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College chess team funding scrutinized

  • Washington Post
  • Published Tuesday, April 29, 2014, at 9:46 p.m.

The arms race in collegiate chess – a cutthroat world once dominated by the University of Maryland Baltimore County – is generating new scrutiny following revelations that a highpowered coach at Texas Tech University requested more than $1 million in funding, including a $250,000 salary.

Texas Tech declined, and the coach, Susan Polgar, left the school and took her entire team of grandmasters to Webster University in St. Louis, where the chess world thinks at least some of her wishes were met. Webster has since won two straight Final Four chess titles amid a growing debate about the spending – a discussion that sounds a lot like those surrounding big-time college athletic programs.

“Are we just starting another version of what’s happened in the football or basketball arena?” asked Richard Vedder, an Ohio University professor and director of the Center for College Affordability and Productivity. “I think we are even though the stakes are smaller.”

The account of Polgar’s requests surfaced last week in a series of stories in the Journal, Webster’s student newspaper, which filed public records requests with Texas Tech and other top chess programs for documents detailing chess spending.

Documents and e-mails revealed that Polgar, a four-time women’s world champion who makes her squad perform physical workouts to improve stamina, had requested the $250,000 in salary for her and $150,000 for her husband, Paul Truong (also a coach), funds for up to 34 full and partial scholarships, and $25,000 bonuses for tournament wins.

In an interview, Polgar said the requests to Texas Tech reflected an offer from one of multiple schools that tried to recruit her. She declined to identify the school but said it wasn’t Webster, adding that she and her husband were making “substantially less” than the offer presented to Texas Tech.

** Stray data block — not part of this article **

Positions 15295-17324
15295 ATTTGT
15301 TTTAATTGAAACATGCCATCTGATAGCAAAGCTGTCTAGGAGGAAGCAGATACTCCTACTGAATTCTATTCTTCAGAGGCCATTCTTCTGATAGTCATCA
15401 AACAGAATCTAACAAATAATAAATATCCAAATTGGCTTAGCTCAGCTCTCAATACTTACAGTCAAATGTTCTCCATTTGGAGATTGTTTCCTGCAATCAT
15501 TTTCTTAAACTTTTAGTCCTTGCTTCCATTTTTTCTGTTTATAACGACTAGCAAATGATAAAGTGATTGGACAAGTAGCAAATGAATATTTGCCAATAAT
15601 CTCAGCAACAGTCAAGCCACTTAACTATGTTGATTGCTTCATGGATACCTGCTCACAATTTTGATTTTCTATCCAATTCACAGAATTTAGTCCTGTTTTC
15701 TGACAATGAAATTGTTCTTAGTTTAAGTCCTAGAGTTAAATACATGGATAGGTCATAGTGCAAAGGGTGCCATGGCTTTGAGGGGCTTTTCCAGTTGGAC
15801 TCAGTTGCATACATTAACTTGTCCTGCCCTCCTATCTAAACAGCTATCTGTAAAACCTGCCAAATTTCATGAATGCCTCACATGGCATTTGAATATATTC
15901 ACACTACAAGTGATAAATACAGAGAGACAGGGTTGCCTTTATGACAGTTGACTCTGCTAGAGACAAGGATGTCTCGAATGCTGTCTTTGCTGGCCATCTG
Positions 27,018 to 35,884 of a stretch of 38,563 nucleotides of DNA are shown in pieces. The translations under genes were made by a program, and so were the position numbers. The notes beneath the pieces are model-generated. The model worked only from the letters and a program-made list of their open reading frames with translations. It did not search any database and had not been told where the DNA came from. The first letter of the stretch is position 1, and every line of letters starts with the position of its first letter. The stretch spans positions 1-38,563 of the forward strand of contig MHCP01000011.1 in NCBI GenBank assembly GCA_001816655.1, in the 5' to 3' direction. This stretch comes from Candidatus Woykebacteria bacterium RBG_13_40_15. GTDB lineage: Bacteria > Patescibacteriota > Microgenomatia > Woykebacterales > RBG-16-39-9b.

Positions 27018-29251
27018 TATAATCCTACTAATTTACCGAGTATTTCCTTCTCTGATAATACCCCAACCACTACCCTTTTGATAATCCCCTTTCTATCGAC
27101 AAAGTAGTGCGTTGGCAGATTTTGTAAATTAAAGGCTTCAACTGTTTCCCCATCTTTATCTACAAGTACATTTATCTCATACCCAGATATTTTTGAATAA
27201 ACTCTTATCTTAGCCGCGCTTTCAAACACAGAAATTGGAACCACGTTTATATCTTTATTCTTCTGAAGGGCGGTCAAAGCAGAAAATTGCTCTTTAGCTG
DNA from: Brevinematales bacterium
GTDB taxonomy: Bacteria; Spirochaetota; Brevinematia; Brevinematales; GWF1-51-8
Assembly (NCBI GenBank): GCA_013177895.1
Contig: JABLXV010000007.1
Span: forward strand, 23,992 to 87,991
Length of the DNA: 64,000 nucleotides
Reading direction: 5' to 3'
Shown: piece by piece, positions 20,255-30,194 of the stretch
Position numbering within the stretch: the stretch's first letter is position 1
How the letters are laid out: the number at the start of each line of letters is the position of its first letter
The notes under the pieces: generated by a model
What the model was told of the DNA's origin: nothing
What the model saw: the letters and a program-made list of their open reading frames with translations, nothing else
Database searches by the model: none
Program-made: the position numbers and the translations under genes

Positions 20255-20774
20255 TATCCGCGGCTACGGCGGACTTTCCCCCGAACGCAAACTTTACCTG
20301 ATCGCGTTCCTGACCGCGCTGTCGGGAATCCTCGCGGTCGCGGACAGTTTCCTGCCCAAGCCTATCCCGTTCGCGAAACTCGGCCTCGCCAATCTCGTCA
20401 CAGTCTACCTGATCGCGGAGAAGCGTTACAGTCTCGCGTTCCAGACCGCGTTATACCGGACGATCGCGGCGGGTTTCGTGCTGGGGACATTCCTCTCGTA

Webster says it spends $635,000 a year on chess, including salaries and expenses. That figure does not include full and partial scholarship totals for the program’s 15 players. Webster’s tuition is $24,500 a year.

Alan Sherman, a UMBC professor and cryptology expert who single-handedly built the school’s program from scratch in the early 1990s, said his team is being outspent by Webster by at least 4 to 1. He was not surprised by Webster’s big bucks chess budget.

“It is the level of funding you need these days to have a really top-notch chess program,” said Sherman, who has been agitating, without success, for more money for his own program.

UMBC has won just two Final Four titles since 2007, after winning four straight in the mid-2000s. Its program offers a variety of scholarships, including five chess fellows funded by the school’s campus soda contract with Pepsi. Fellows receive full tuition and a $15,000-a-year food and housing stipend.

But its two coaches make just $22,000 a year combined, according to data provided to the Journal. Sherman, the chess director, is a volunteer.

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